Next up on the table was Tamatar Machli. This really didn’t suit my taste and I could only take a bite of it. It had an unusual tanginess and the fish dries up once in the mouth, making it unfavourable. This could be a given a miss.

After this, I decided to pick the items from the wide range of buffets myself rather being served on the table.

I picked up Sukha Chicken, Khatta Baingan, Soya Lauki and Methi Gosht along with some Kulchas.

I have tasted different varieties chicken dish all my life but this was something very different. As the name suggests, it is a dry chicken but the beautiful spices wrapped along the body and cooked to perfection. Once again, the chicken was very soft, coming off the bone very easily but what really reflects is the technique of cooking by Chef is the spices was infused in the chicken, taking the taste level a notch higher.

Khatta Baingan is something we all would have tasted at home. This really reminded me of my mother’s cooking and I could connect to the taste. It was nothing extraordinary yet really powerful. Nothing can go wrong with a dish that reminds you of your mothers cooking.

Another very homely dish – Soya Lauki. At first, I was reluctant to try it but our host for the evening Ms. Nisha requested me to try it saying I wouldn’t be disappointed and honestly speaking I wasn’t. This was a cracking dish and I would have missed out on this if it wasn’t for Nisha. I always believe in simplicity and this dish made my believe even stronger. Again nothing extraordinary but chef certainly knows how to use the simplicity to produce something brilliant.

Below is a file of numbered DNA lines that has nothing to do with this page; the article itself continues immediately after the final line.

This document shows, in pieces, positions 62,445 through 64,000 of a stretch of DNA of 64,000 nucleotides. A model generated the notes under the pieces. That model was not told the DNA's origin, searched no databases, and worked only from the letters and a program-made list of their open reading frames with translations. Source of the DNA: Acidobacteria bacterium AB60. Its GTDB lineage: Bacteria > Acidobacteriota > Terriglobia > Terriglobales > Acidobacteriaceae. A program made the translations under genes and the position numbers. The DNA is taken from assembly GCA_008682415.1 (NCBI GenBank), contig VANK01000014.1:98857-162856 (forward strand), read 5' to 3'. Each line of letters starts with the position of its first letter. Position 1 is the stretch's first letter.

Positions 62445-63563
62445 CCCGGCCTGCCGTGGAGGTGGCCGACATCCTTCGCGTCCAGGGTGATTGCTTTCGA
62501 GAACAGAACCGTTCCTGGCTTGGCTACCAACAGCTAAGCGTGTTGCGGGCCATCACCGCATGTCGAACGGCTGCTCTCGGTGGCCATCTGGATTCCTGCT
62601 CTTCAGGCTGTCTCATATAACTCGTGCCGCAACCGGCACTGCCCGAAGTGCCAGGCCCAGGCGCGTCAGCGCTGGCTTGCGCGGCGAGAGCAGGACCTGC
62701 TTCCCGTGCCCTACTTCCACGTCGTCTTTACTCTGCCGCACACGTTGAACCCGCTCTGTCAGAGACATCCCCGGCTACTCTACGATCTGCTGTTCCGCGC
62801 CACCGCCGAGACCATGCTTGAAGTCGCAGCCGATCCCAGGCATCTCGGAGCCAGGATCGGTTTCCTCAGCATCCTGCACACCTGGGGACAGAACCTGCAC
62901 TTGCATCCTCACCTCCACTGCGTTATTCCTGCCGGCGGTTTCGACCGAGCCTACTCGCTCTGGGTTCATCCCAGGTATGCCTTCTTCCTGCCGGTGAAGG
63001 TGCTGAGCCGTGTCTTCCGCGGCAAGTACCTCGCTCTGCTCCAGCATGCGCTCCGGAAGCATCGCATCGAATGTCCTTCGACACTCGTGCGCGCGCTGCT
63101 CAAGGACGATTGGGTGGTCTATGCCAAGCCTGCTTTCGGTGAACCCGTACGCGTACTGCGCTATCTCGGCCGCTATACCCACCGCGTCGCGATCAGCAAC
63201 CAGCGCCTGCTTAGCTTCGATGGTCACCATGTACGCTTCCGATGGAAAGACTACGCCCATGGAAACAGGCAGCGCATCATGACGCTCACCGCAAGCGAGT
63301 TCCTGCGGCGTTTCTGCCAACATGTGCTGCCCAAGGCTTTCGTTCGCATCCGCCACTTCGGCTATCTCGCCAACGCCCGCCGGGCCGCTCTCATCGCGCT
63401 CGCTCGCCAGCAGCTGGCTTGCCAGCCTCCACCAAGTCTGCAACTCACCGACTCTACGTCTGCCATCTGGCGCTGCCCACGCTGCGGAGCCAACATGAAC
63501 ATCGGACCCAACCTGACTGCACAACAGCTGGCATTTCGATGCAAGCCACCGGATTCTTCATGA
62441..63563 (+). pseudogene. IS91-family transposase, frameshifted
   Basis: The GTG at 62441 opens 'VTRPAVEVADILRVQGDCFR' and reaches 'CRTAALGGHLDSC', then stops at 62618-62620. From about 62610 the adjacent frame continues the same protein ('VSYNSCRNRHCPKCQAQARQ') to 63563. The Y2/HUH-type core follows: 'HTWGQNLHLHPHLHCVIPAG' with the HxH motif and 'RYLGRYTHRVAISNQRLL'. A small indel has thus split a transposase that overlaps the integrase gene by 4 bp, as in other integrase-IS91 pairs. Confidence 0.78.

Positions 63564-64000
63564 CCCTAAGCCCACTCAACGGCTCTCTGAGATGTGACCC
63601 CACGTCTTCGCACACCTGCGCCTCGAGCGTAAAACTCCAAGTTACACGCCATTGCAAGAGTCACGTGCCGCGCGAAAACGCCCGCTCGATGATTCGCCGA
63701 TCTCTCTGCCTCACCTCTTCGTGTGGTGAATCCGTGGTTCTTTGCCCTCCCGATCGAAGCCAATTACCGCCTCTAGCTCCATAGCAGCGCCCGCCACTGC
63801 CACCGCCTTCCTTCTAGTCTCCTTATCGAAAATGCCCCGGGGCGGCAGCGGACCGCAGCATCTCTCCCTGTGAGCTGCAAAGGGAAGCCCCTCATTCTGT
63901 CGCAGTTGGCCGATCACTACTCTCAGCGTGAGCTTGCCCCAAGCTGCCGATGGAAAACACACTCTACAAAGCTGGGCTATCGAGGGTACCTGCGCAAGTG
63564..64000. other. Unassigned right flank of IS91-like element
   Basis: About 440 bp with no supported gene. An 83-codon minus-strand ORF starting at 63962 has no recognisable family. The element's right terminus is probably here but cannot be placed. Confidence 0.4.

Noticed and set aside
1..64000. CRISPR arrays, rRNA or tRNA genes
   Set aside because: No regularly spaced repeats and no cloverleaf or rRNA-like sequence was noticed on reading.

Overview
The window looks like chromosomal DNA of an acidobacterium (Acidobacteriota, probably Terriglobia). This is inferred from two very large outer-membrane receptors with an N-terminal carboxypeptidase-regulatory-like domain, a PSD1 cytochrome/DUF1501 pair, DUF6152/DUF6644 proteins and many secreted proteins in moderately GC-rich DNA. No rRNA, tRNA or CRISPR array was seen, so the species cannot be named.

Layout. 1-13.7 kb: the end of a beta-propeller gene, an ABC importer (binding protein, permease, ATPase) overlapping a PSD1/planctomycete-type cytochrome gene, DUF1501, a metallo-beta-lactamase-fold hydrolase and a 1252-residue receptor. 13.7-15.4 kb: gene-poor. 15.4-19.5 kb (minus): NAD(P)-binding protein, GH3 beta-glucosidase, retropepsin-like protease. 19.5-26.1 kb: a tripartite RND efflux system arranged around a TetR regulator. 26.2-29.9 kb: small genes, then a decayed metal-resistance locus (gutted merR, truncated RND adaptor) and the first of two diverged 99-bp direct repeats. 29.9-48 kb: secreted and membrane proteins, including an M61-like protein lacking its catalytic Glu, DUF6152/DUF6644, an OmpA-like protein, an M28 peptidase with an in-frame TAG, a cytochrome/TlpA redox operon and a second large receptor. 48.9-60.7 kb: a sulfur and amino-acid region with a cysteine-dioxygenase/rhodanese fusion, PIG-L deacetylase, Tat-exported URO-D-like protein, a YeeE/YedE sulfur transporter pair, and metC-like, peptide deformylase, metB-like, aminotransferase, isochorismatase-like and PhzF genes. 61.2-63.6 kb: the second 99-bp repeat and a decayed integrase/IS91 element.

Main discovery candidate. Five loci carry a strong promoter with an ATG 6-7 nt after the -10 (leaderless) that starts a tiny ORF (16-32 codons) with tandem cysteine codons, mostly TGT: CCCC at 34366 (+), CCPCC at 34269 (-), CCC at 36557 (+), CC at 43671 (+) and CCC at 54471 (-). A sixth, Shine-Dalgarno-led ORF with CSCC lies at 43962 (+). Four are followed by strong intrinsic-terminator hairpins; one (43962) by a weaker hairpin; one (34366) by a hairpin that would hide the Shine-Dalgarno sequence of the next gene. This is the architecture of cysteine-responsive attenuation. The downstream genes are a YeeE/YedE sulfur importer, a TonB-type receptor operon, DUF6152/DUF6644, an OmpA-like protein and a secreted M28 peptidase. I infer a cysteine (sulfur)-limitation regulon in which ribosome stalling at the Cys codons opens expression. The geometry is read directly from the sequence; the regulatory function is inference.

And just when I thought what could be better than three back to back smashing dishes, I tried the Methi Gosht with Kulcha. It was so damn good, every bite speaking a story of the Mughals. The authenticity of spices can be easily derived from the aroma and taste of this brilliant dish.

Next I stepped up to fetch the Murg timatar ke biriyani. I was almost full by now and thought to just have a spoonful full of biryani to taste. I spoon in mouth and I was blown away. Trust me when I say, this is so far the best biriyani I have come across in Bangalore in past 4+ years. Ever since I have come to Bangalore, was longing for that perfect biriyani that ticks all the boxes and satisfies all my taste buds. And my long wait ended with this. This has to be that rare culinary jewel from the cuisine of Navaithas. I couldn’t hold myself but actually eat a bowlful of biriyani. Hats off to Chef for producing this extraordinary biriyani.